February 10, 2005
Australian Idol: Travesty or Treat?
It's an interesting debate, not so much because interesting or insightful things are being said but because of what's not being mentioned. That, of course, is any kind of analysis of "the local record industry" before and after the advent of Idol. What this "debate" basically boils down to is a data-free polemic, which is what works in newspapers when they want to provoke reader responses.
All the stuff about the virtues or otherwise of "pre-fab pop" and whether being a talented performer is enough, or whether Idol has to discover another Bob Dylan or Aretha Franklin in order to be "good". It's a pretty pointless argument, really.
But those of us for whom this question is more important need to have this debate in a slightly more informed way. From my limited understanding, Guy Sebastian's win has repaid his record company's investment many times over (although he acknowledged that it got harder with the second release), and Shannon Noll's releases have done similarly well. Ditto Anthony Callea's "The Prayer" probably made amint, but Casey Donovan's single tanked (thugh ti will probably recover costs). Interestingly Callea's website claims "The Prayer" as " the highest-selling Australian single of all time", which is a load of bollocks.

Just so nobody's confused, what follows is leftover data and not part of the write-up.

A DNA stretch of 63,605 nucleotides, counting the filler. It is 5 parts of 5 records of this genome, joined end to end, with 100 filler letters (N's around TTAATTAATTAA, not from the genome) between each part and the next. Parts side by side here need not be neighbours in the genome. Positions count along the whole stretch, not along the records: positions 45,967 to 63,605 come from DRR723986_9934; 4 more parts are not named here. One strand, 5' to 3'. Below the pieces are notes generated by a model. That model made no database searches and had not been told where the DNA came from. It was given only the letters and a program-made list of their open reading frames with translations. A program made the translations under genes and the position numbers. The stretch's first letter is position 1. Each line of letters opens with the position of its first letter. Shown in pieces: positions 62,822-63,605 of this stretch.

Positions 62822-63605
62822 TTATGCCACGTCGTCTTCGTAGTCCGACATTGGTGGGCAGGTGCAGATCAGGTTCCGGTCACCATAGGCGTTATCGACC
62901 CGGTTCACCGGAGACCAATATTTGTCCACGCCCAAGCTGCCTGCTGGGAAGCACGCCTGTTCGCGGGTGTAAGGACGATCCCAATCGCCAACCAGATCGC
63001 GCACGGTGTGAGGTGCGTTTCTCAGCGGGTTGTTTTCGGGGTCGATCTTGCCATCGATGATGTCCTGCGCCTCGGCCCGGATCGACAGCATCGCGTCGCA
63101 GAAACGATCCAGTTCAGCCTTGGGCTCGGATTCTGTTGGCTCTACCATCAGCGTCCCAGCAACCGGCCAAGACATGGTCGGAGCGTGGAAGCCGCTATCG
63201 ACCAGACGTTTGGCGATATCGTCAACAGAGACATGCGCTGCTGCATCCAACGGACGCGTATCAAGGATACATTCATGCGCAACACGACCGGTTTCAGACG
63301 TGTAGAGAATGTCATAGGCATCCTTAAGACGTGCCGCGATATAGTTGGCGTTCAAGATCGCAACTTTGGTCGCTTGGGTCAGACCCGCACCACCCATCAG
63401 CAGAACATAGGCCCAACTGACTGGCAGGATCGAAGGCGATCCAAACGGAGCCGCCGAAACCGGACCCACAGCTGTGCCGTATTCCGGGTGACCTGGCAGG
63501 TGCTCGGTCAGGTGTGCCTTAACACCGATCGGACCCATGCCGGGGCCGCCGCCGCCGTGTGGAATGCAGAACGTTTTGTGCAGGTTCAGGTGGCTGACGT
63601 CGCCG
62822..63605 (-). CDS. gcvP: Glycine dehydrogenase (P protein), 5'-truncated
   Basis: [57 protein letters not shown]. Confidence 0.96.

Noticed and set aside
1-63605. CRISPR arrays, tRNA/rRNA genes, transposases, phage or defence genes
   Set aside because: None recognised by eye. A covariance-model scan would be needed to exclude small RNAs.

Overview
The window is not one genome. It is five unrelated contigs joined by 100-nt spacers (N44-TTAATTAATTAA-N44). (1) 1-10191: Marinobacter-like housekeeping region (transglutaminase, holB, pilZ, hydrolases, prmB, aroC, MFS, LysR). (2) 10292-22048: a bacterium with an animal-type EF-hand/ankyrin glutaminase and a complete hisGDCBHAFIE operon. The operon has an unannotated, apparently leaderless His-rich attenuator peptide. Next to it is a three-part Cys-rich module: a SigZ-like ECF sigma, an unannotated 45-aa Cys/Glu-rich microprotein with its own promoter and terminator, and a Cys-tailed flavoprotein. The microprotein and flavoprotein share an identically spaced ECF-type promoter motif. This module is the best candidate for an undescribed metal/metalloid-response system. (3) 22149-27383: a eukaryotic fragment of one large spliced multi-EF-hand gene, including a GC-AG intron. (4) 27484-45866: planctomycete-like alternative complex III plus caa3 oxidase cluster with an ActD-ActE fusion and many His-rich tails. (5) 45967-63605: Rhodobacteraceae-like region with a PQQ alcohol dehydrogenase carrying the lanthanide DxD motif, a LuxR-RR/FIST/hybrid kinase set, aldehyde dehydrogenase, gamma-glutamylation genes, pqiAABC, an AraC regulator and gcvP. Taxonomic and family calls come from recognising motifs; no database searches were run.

So, from the point of view of the biggies' bottom lines, Idol has been a resounding marketing success. If you then factor in the successes of the unsigned spin-offs, Paulini and Cosima, then things have been arguably good for others in the industry, too. So, OK. Australian Idol has been good for it's big-boy backers and for others who's been able to capitalise on it.
But is that "good for the local record industry"? Isn't there more to it? What about the rest of the industry? It certainly hasn't helped Bun' Ber E sell any more records - nor has it helped me turn a living out of recording ... and my bet is that there are lots of others in the same situation.
There was some discussion a while ago about how many Australia artists are currently in the charts. That included Kylie, who is to all intents and purposes (especially from an industry point of view) a Pom, so I ignored it. This kind of hype pops up every now and then ...
But what about the artists/performers/songwriters who are not at the top of the charts? The ones who are eeking out a living without publicity blitzes and ARIA hits? People like my mates Mundy-Turner, who are back in Australia for the first time in two years. We simply have no data on them. We have no way of knowing whether Idol has made "the local record industry" any better off.
And my bet is that he data will not be forthcoming any time soon ... can anyone help me out here?Posted by Huge at February 10, 2005 10:11 AM